Approaches in Islamic Intellectual History
- Module Code:
- Taught in:
- Term 1
The main objective of this module is to introduce students to various spheres of intellectual and religious activity in the Islamic world, with a focus on the pre-modern period, and to provide them with a methodological and conceptual toolkit for advanced study in the field. The module comprises focused thematic explorations in a range of disciplines, such as philosophy, theology, legal theory, political thought and medieval historiography, although students are not expected to have prior knowledge in any of these subjects. Special attention will be given to key concepts, genres, practices and institutions of scholarship in the pre-modern Islamic world, as well as to questions of method and interpretation that have arisen in modern secondary literature. Competing approaches and key recent debates in the field will be introduced. Students are not required to know a language other than English, although they will have the option of using primary sources in their original language for the essay should they wish to do so.
Objectives and learning outcomes of the module
LO1. be equipped with the intellectual and research tools, including critical-historical thinking, to conduct research in the religious and intellectual history of the Islamic world;
LO2. have a critical understanding of different methodologies and approaches in the field;
LO3. be able to question interpretations, however authoritative, and reassess evidence.
LO4. have knowledge of key concepts and features of scholarly traditions in the pre-modern Islamic world;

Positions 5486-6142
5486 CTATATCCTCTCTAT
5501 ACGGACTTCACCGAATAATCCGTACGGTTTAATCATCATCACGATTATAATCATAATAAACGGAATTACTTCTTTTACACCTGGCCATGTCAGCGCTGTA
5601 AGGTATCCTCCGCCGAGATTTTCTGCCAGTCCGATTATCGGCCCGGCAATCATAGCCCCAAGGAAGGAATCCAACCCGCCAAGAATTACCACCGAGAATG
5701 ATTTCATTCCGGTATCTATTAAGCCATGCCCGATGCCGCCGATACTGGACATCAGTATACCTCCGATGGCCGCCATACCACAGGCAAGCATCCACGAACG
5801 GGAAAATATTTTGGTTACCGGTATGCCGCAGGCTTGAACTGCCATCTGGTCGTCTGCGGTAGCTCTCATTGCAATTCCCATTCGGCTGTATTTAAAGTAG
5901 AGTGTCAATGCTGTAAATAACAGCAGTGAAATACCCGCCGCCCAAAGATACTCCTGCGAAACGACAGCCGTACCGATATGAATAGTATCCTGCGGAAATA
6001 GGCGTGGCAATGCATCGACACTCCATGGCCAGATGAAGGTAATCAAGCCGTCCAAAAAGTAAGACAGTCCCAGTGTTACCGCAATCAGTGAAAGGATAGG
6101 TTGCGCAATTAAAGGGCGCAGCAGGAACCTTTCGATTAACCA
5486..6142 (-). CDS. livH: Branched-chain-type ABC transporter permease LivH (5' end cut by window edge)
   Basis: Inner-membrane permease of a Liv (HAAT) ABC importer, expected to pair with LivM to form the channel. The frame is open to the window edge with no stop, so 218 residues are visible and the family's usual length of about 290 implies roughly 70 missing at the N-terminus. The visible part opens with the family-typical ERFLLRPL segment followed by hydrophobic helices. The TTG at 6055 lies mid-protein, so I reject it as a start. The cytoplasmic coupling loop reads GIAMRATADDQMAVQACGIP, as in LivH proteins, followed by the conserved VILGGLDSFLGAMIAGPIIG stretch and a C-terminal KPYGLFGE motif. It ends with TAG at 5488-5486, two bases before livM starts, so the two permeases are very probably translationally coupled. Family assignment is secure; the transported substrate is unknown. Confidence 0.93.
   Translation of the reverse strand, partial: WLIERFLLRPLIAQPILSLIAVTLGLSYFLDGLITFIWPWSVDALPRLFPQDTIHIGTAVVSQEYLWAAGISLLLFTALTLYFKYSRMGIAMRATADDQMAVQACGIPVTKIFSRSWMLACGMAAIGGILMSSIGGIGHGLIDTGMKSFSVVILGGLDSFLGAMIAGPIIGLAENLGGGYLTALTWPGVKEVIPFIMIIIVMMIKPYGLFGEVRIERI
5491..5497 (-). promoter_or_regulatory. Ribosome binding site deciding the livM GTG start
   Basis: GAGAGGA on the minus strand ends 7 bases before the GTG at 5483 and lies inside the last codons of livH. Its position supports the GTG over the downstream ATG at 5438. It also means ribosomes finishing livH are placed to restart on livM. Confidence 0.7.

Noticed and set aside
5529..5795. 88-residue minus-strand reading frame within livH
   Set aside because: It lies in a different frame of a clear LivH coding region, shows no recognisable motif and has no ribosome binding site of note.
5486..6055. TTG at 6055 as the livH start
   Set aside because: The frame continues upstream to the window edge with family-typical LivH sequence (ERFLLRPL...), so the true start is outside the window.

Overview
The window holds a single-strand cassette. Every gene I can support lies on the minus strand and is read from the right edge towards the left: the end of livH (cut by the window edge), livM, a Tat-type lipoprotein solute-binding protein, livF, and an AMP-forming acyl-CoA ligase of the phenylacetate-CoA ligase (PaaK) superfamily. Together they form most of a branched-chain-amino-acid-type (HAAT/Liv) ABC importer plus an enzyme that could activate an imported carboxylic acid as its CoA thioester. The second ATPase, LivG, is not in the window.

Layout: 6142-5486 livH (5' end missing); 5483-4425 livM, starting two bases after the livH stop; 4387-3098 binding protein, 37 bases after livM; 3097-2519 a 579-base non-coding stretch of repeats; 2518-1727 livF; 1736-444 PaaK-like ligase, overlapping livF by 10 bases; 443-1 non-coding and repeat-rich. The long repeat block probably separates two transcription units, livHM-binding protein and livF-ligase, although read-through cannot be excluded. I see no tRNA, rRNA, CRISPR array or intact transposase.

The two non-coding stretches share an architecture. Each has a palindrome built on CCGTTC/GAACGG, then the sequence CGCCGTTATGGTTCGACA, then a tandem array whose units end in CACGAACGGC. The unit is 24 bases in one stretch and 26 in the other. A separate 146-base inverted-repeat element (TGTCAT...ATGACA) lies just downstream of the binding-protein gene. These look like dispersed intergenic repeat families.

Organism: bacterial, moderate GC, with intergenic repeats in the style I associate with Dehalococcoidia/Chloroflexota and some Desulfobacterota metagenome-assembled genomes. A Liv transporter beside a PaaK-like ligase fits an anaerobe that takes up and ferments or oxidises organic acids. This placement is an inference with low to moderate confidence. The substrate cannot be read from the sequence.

LO5. be able to identify appropriate research questions and relevant source materials;
LO6. be able to design and execute a long essay;
LO7. develop writing and communication skills.
2 hours of lectures, per week. Ten weeks total for this module.
Scope and syllabus
1. Approaches to the study of philosophy and theology in the Islamic world, from the 19th to the 21st century.
2. Strands of political thought.
3. Competing soteriologies.
4. Philosophy and theology in the post-classical period.
5. Legal theory.
6. Scholarly genres.
7. Educational practices and scholarly networks.
Method of assessment
One essay of 3,500 words total (100% of total mark); due first week of Term 2.
Van Ess, J. Theology and society in the second and third centuries of the Hijra. Vols 1-4. Leiden: Brill, 2017-.
Ibn Khaldun. The Muqaddimah: an introduction to history. Translated by F. Rosenthal. Several editions.
Gutas, D. ‘The Study of Arabic Philosophy in the Twentieth Century: An Essay on the Historiography of Arabic Philosophy’. British Journal of Middle Eastern Studies 29.1 (2002): 5-25.
The Encyclopaedia of Islam, New Edition. Leiden: Brill.
The Encyclopaedia of Islam Three. Leiden: Brill.
The Princeton encyclopedia of Islamic political thought (online).
Adamson, P., and R. Taylor (eds). The Cambridge Companion to Arabic Philosophy. Cambridge: Cambridge University Press, 2005.
Adang, C. et al. (eds). Ibn Ḥazm of Cordoba: the life and works of a controversial thinker. Leiden: Brill, 2013.
Kukkonen, T. Ibn Tufayl. Oxford: Oneworld, 2014.
Makdisi, G. The rise of colleges: institutions of learning in Islam and the West. Edinburgh: Edinburgh University Press, 1981.
El-Rouayheb, K., and S. Schmidtke (eds). The Oxford Handbook of Islamic Philosophy. Oxford: Oxford University Press, 2016.
Schmidtke, S. (ed.). The Oxford Handbook of Islamic Theology. Oxford: Oxford University Press, 2016.
Taylor, R., and L. López-Farjeat (eds.). The Routledge Companion to Islamic Philosophy. London and New York: Routledge, 2016.